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Today is National Squirrel Appreciation Day. We're supposed to spend the day celebrating all of the good things the fuzzy little creatures do for us, or so I'm led to believe. Here's the thing, I don't appreciate squirrels. I barely even tolerate them. This wasn't always the case, I used to think they were cute. Hell, I'd even leave them some food on occasion. But that was before Pistachio. 

Pistachio changed it all for me. I was hanging out on my couch one day, minding my own business. I had just gotten back from a nice lunch at the Town Hall Deli in South Orange, New Jersey. The Town Hall Deli is the home of the original Sloppy Joe, a mighty sandwich featuring two different types of meat, three slices of rye bread, coleslaw, cheese and homemade Russian dressing. This isn't the crap that Adam Sandler used to sing about. 

The point is, I was on the verge of food coma when a movement in the kitchen caught my eye. I was by myself, there shouldn't have been anything moving around. Then I turned my head to find a small little squirrel staring up at me from the kitchen floor. 

"What the fuck?!" I screamed.

"What the fuck?!" The squirrel clearly told me with the expression on his face. 

I started to stand, slowly, stupidly thinking that I could get the drop on the small nimble rodent. Without the faintest clue as to what to do if I were able to catch the little guy, I took off after him and he bolted.

I'm not a fast man, and I'm not sure if this was a fast squirrel, but I can tell you that he sure was a hell of a lot faster than I am. He bolted down the hallway into the bedroom. I made chase and slammed the door once I entered the bedroom. The plan was to open up the window, and upon seeing a chance at freedom the squirrel would jump right through and all problems would be solved. 

This is not what happened. 

The squirrel set up camp in between the bed and some plastic tubs. He dug in and fortified his position. This was not going to be a simple case of the squirrel happily leaving in a timely manner, it was going to be a siege. I had confined him to the bedroom, he had found an unreachable nook. 

It was around this time that I started to think clearly. I did not have health insurance and squirrels, as adorable as they are, can carry some pretty nasty ramifications with their scratches and bites. I needed armor. And weaponry. And bait. So I left the bedroom, carefully making sure that the little bugger didn't follow me out of the room.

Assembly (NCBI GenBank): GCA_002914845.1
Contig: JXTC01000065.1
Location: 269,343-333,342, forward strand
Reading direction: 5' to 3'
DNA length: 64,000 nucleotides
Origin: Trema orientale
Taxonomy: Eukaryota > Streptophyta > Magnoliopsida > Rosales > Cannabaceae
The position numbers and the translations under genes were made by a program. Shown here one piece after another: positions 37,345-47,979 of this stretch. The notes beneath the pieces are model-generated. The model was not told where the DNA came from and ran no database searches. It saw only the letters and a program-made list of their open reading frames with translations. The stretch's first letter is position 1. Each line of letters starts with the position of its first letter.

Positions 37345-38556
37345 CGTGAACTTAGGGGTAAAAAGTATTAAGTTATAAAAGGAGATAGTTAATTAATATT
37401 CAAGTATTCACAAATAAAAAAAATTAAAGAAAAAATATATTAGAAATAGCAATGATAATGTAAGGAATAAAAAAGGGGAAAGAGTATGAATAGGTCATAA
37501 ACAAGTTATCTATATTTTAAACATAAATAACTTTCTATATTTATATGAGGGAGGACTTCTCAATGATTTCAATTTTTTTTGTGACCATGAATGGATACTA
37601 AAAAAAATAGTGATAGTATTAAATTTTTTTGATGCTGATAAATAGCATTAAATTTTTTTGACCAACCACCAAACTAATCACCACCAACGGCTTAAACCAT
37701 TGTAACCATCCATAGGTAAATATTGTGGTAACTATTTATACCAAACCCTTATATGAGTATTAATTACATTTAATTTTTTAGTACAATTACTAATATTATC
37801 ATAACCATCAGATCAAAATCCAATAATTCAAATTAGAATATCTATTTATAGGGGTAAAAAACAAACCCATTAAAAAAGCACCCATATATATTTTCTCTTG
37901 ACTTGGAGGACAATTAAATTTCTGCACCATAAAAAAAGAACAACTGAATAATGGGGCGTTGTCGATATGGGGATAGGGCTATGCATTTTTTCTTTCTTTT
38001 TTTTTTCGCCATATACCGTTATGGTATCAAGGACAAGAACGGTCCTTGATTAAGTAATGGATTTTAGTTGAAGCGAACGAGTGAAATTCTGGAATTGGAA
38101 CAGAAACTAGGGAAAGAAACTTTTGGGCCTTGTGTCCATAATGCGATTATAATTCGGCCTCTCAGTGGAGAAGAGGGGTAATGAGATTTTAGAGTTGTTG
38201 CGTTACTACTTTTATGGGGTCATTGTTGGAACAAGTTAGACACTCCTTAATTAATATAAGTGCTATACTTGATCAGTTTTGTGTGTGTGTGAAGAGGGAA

At the bodega around the corner, I asked the man behind the counter what he thought squirrels would want to eat. After enduring a silent, icy stare for 30 seconds I decided that pistachios would be my bait of choice. Was my decision swayed by my own snacking desires, sure! But that didn't mean that the squirrel wouldn't have the same taste in snacks as I do. 

Upon my return, I made sure to cover myself entirely. Stocking cap pulled down, hood up, hands pulled into the sleeves. I grabbed the closest thing I had to a halberd, a Swiffer, and re-opened the bedroom door prepared for battle. Long story short, it was a stalemate. Reinforcements would be necessary if I ever wished to use my bedroom again. 

I made some calls. I called animal control, they weren't going to be of any help. It was 4pm on a Friday, they'd gone home for the weekend. I tweeted at the mayor, he flippantly responded that I couldn't crash at his house. Then I called in my A-Team.

There was a videographer to capture all of the insanity. A friend known primarily for instigating trouble was brought in to chuck pistachios through the window for, uh, reasons. Two folks showed up with a pair of dogs, one of which was blind. There were the two biggest maniacs I knew who just so happened to have cool names—Jesse James and Spider. We were ready for battle.

Pistachio was a wily one. He was hunkered down, but once rousted, he jumped all around the room, bouncing off the walls, then returning to safety, far from where any of us could reach him. Multiple attempts were made, lots of laughs were had and many idiotic moves were attempted. But Pistachio just didn't want to go out the window and return to the wild. 

Things were getting dire. We were losing faith. I was going to have to calmly convince my girlfriend that we were going to have to move. Our apartment was no longer ours, Pistachio lived there. At least until he was evicted for attempting to pay rent in acorns. 

Then my maniacs, armed with nothing other than a straw hat (which brought luck?) and a towel were able to finally coerce Pistachio to reconsider an indoor life. As Pistachio dived around the room he finally made contact with the towel, the maniacs pulled it tight, and out the window Pistachio went! he dove off of a garbage can, right in front of the rest of the team. As we applauded the cute little squirrel ran across the street. I like to think that he went home to his family and talked about how it took a ragtag team of seven people and two dogs to evict him from the great world of indoors. I like to imagine Pistachio being feted like a conquering hero, the adventurer who boldly went where no squirrel had gone before. 

Some of these tattoos remind me of Pistachio. I see the gleam in the eye, the desire to invade the indoors. I feel my blood pressure rise, my palms get a little sweaty. Then I remember that it's just a tattoo and everything is fine. 

So, in summation, I don't appreciate squirrels. Even on National Squirrel Appreciation Day. But Pistachio, that son-of-a-bitch, he earned my respect.